**The NESA Center is currently accepting applications for Summer 2020 internships. The deadline to apply is Friday April 3rd.**
To apply, send your resume, cover letter, and writing sample (1-3 pages) to Mr. Sam Marrero at Samuel.Marrero@ndu.edu. The NESA Center reviews internship applications on a rolling basis, so interested applicants are encouraged to apply early. NESA internships are unpaid.
NESA Interns Spring 2020
Intern Biographies are listed according to the photo above from left to right.
Katie Commerford is a second semester Senior at Worcester State University of Worcester, Massachusetts. She will be graduating in May 2020 with a Bachelor’s Degree in both English with a concentration in Writing and Political Science with a focus in Public Policy. Katie is joining NESA through the Washington Center Spring 2020 program and completing a leadership program within D.C. lobbying Congress. At her university, Katie has remained within the top of her graduating class and has been inducted into numerous honor societies including Sigma Tau Delta, Phi Eta Sigma, and the WSU Commonwealth Honors Program. She is passionate about human rights within the political world and is pursuing a career in the human rights/public policy area of modern day politics. While at NESA, Katie aims to gain more experience in the area of peace efforts and international relations.
Hannah Schilling is a Junior at James Madison University majoring in International Affairs and pursuing minors in the Arabic language and Middle Eastern Communities and Migrations. She focuses on human rights and migration issues in the Middle East, and the impact of global actors on the conflicts faced by this region. In the summer of 2019, Hannah lived in Amman, Jordan and continued her Arabic education with the Council on International Educational Exchange. This past fall, she spent the semester at Oxford University studying International Human Rights Law and Middle Eastern Politics. While at the NESA Center, Hannah is eager to learn more about the impacts of U.S. defense policies on the NESA region, and the strategies that may be employed to strengthen U.S.–Middle East relations.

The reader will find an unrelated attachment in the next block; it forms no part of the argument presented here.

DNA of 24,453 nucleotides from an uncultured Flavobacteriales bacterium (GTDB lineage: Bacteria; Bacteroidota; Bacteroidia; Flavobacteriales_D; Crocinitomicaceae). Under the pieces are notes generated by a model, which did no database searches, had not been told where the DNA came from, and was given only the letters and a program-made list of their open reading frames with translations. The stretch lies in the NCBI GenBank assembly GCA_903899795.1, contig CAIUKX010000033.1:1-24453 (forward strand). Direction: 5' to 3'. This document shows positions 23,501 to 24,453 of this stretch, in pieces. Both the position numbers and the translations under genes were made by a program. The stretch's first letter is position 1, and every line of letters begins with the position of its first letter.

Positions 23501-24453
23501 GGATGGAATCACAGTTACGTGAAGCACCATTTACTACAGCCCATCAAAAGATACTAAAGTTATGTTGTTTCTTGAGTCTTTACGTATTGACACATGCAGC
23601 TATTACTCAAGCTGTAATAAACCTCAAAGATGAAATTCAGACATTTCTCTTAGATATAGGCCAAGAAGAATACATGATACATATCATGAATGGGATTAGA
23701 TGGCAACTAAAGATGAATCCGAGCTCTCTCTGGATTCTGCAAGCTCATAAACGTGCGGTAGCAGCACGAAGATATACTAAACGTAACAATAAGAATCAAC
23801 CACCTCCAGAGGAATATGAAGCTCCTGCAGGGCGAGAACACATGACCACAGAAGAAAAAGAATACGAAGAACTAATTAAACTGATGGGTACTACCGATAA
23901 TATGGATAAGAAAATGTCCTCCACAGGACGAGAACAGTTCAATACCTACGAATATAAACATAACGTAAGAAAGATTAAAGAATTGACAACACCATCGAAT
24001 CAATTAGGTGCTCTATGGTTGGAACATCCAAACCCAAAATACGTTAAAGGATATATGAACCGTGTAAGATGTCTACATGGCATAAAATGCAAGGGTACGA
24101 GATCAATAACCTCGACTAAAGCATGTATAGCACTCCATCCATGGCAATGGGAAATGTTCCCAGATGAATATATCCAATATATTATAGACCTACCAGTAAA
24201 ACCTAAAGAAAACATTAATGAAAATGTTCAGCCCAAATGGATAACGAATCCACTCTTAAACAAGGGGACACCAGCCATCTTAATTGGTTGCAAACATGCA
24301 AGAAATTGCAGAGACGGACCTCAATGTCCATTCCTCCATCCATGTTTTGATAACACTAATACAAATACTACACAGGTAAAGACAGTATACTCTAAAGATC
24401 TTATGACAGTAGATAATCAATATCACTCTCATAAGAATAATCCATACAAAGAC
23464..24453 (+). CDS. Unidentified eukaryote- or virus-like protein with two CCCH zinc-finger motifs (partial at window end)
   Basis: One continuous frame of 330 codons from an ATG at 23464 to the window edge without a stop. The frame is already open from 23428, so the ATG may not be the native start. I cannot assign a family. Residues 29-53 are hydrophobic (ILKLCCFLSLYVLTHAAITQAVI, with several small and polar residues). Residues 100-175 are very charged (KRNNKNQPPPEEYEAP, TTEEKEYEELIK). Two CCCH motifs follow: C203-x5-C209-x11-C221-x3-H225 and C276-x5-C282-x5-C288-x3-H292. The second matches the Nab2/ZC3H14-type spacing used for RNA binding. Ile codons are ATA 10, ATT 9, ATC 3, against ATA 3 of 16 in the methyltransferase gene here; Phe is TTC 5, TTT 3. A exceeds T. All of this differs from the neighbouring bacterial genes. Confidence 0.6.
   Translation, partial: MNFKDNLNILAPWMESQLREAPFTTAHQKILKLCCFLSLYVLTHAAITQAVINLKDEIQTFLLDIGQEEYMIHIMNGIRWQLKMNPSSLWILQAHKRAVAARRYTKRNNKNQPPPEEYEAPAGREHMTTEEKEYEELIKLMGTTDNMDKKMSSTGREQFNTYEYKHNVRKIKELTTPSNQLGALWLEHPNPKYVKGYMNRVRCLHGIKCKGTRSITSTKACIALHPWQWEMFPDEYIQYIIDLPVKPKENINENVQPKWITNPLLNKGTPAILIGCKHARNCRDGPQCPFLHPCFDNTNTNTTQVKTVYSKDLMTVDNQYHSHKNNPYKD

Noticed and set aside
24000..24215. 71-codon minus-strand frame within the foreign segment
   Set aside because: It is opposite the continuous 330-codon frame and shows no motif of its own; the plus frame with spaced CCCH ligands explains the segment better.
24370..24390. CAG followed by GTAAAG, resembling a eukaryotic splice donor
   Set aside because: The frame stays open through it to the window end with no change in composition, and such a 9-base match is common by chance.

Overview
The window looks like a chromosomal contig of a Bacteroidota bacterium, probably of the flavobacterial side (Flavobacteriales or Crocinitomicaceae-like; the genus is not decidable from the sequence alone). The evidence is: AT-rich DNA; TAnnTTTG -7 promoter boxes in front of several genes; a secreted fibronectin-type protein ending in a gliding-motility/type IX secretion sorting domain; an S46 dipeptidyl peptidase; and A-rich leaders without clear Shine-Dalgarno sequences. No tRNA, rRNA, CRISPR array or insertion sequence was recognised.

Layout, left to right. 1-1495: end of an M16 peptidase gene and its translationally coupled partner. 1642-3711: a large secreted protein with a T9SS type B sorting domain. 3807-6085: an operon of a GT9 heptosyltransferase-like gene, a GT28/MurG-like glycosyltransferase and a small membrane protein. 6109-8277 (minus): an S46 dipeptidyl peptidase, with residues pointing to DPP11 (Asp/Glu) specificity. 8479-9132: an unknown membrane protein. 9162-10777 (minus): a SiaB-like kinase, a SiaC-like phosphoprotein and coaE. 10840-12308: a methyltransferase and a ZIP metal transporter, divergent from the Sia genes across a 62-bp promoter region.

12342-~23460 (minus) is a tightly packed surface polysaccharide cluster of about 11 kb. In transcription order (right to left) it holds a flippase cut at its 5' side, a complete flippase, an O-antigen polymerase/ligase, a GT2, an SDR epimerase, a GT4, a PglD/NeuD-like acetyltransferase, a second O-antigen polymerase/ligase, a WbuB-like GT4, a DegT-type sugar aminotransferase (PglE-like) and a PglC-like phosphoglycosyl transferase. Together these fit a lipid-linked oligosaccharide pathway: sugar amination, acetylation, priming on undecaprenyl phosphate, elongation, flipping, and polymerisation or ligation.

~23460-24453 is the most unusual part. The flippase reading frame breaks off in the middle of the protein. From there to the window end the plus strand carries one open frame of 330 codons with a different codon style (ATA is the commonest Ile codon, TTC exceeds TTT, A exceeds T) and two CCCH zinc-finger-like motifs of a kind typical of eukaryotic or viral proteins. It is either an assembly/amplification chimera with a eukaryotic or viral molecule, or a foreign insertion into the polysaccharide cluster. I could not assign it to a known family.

Vanessa Rogers-Wright is a Junior at the University of Central Arkansas majoring in international studies concentrating on international politics and diplomacy with a focus on Chinese. While her major focuses on Chinese, she also studies Korean independently and has studied abroad in Seoul, South Korea with the National Security Language Initiative for Youth. Her passions include nuclear proliferation, humanitarian law, and U.S. foreign relations. By dedicating this semester to the NESA center, she hopes to gain insight on forming security strategy, evaluating foreign policy, and relations between U.S. and countries within the NESA region. Through gaining this insight she hopes to further develop her own personal research concerning global nuclear warhead disarmament.
Liz Westbrook is a Junior at Loyola Marymount University in Los Angeles, majoring in Political Science and minoring in Peace and Justice Studies. She grew up in Shanghai and Singapore, which sparked her passion for international politics in non-Western regions. Liz joins the NESA Center after completing an internship with the World Affairs Council of Houston, where she learned about Houston’s unique place in international affairs. She also had the opportunity to discuss current events with leading foreign affairs experts and politicians through the World Affairs Council’s events. During her internship at the NESA Center, Liz is excited to develop her subject matter expertise in Middle East and Northern African Politics. Liz hopes the skills she will gain from her NESA internship will contribute to her career goal of becoming a diplomat.